Don't expect beautiful game from Scolari's Brazil
Scolari may unleash hard men Gustavo, Paulinho and Fernandinho on Germany to make up for loss of Neymar
BRAZIL v GERMANY
(Wednesday, 4am, SingTel mio TV Ch 141 & StarHub TV Ch 223)
When Juan Camilo Zuniga planted his studs in Neymar's back, he broke Brazil's beautiful game.
Luiz Felipe Scolari insists that the Brazilians already have one hand on the trophy, but joga bonito has slipped from their grasp.
Against Germany, they either win ugly or the dream is over.
Scolari is a master of the dark arts. For him, beauty is in the eye of the World Cup-holder. There is nothing uglier than defeat.
Attractive football has never been his forte and now Neymar's injury gives him a get-out clause; an excuse to dispense foolish notions about Brazil's addiction to samba football and get down to his business of winning.
The 65-year-old is closing ranks behind his so-called "Familia Scolari". Cynical football will prevail.
He indulged Neymar's nascent star as the impudent forward offered a guiding light, but Oscar and Willian, if the latter gets the nod to replace Neymar, are not expected to be granted similar dispensation against Germany.
As he proved in 2002 and almost again with Portugal at Euro 2004, the self-proclaimed godfather of the dressing room galvanises squads by speech-making and rabble-rousing. He inspires artisans. He is reluctant to liberate artists.
If the Brazilians skirted with brutal football against the equally physical Colombians, they will flirt outrageously with functional football against the Germans.
Those Teutonic machines of streamlined efficiency might be forgiven for thinking they were facing mirrors.
Like a hip schoolteacher, Scolari believes in freedom within specific limits. Neymar was the freakish exception. Brazil's wily pragmatist will not pander to either Oscar or Willian.
Overshadowed by Neymar's dazzling ingenuity, Oscar has flickered only sporadically. His inconsistency has irritated his coach.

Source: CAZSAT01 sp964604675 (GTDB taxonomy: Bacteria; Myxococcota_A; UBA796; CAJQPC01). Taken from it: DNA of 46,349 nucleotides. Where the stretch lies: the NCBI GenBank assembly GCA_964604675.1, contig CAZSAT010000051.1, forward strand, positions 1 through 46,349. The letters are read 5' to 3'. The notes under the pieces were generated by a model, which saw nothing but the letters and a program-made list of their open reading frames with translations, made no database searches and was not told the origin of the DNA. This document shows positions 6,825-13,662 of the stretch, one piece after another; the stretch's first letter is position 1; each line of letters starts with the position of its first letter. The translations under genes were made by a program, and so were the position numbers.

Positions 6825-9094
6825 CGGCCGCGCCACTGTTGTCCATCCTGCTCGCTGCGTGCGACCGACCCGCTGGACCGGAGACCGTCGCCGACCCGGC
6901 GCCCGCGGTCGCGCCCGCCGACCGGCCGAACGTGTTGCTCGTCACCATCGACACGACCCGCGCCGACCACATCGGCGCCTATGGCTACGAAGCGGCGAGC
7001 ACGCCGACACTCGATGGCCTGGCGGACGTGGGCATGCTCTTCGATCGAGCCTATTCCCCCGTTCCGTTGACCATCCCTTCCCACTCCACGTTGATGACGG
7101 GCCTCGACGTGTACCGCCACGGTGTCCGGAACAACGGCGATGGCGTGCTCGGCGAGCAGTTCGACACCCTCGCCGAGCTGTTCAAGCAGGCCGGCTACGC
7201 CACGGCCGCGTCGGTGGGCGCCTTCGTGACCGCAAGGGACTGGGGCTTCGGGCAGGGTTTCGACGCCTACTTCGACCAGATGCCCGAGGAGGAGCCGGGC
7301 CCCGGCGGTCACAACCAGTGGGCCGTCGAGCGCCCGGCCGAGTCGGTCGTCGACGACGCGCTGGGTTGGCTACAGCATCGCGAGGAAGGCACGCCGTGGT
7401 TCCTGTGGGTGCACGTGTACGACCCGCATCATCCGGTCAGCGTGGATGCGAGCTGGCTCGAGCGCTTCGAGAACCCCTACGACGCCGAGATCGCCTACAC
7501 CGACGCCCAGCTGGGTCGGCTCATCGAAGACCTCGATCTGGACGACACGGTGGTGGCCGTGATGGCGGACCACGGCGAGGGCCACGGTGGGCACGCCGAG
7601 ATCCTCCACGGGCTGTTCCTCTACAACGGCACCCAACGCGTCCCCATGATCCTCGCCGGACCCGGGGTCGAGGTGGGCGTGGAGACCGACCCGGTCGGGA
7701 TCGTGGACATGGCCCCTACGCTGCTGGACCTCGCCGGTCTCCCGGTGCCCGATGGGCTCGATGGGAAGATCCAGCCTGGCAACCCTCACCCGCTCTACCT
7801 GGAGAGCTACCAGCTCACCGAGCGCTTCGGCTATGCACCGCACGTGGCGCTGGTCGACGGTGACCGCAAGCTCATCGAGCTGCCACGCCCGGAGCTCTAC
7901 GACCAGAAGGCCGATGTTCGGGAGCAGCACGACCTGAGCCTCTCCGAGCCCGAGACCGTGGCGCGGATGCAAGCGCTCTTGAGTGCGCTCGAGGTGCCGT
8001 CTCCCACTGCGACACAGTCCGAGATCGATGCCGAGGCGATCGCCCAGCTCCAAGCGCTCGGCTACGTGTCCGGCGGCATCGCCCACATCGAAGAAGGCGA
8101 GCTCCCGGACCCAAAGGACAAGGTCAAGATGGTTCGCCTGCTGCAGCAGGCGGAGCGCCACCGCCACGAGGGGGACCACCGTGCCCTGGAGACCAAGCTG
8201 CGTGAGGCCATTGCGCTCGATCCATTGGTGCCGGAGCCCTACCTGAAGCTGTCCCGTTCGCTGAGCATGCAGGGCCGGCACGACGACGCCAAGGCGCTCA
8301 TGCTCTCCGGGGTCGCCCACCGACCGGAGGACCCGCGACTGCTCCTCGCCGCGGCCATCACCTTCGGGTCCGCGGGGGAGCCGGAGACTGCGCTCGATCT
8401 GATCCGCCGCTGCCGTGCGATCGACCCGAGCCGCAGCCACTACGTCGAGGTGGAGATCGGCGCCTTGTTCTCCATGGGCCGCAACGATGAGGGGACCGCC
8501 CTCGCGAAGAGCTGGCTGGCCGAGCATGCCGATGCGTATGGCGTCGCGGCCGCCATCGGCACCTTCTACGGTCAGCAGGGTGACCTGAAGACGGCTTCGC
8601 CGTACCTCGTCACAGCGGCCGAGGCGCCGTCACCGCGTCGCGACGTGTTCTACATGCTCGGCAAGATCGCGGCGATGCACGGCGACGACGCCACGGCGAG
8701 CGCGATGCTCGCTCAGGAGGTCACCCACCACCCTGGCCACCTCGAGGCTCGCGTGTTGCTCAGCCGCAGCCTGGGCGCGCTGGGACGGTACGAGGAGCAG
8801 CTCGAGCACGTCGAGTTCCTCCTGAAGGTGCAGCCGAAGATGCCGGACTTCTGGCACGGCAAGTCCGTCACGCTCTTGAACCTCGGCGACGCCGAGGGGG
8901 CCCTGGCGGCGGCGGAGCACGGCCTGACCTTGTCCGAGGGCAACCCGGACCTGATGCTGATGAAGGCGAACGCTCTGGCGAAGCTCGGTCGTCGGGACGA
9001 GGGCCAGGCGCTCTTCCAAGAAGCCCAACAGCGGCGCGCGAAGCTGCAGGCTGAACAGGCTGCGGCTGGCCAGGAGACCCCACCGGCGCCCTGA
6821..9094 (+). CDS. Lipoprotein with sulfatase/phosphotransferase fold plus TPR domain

Scolari tolerates creative cogs as long as they are lubricating, but Oscar is drying out in the heat.
He improved against Colombia, but he's largely been a slender sounding board for the Sao Paulo magician.
Neymar bounced ideas off Oscar and accelerated away, following his private timetable towards global domination.
For both club and country, Oscar fluffs his lines when he plays main man.
Jose Mourinho has already expressed his exasperation in the Premier League and Scolari is a quick student. He learns from the mistakes of others.
Without Neymar, Scolari's 4-2-3-1 floats like a butterfly and stings like one.
Even the inclusion of Willian struggles to address the imbalance caused by the spiky blond's absence.
The Chelsea winger's improvisation is diluted by his unpredictability. His confidence pales beside the uncontrollable ego of Neymar. Willian wilts in the Boy Wonder's presence.
Willian's World Cup prospects are neatly illustrated by another young, exciting Brazilian on the missing persons list. Philippe Coutinho didn't warrant a place in the 23-man squad, despite a stellar season leading the Reds' renaissance at Liverpool.
Scolari had already included Neymar, Oscar and Willian. He considered a fourth flaky talent too much to bear in a squad overwhelmed with reliability.
To a certain degree, the same could be said for Germany. Artists can get lost among those pumping pistons and industrious automatons. In the knockout stages, both sides have resembled production lines of cold, emotionless efficiency, suppressing spontaneity along the way.
No wonder the Brazilians dissolved into tears at the final whistle, threatening to cry a river to rival the Amazon.
Their road to Rio grows gloomier with every game. With their court jester gone, the civil servants should take centrestage.
Scolari has already hinted at the dark path the Brazilians must take without Neymar.
He favours Luiz Gustavo, who was suspended against Colombia, but stressed his admiration for Fernandinho and Paulinho's work against the Colombians.
Scolari was laying the groundwork for a significant tactical shift against Germany, hedging his bets before knowing the full extent of Neymar's injury.
He planned to match Joachim Loew's obdurate line-up with his own; a 4-3-3 stuffed with defensive midfielders to stifle Bastian Schweinsteiger, Sami Khedira and that irritating intellectual Philipp Lahm who conducts proceedings from any position.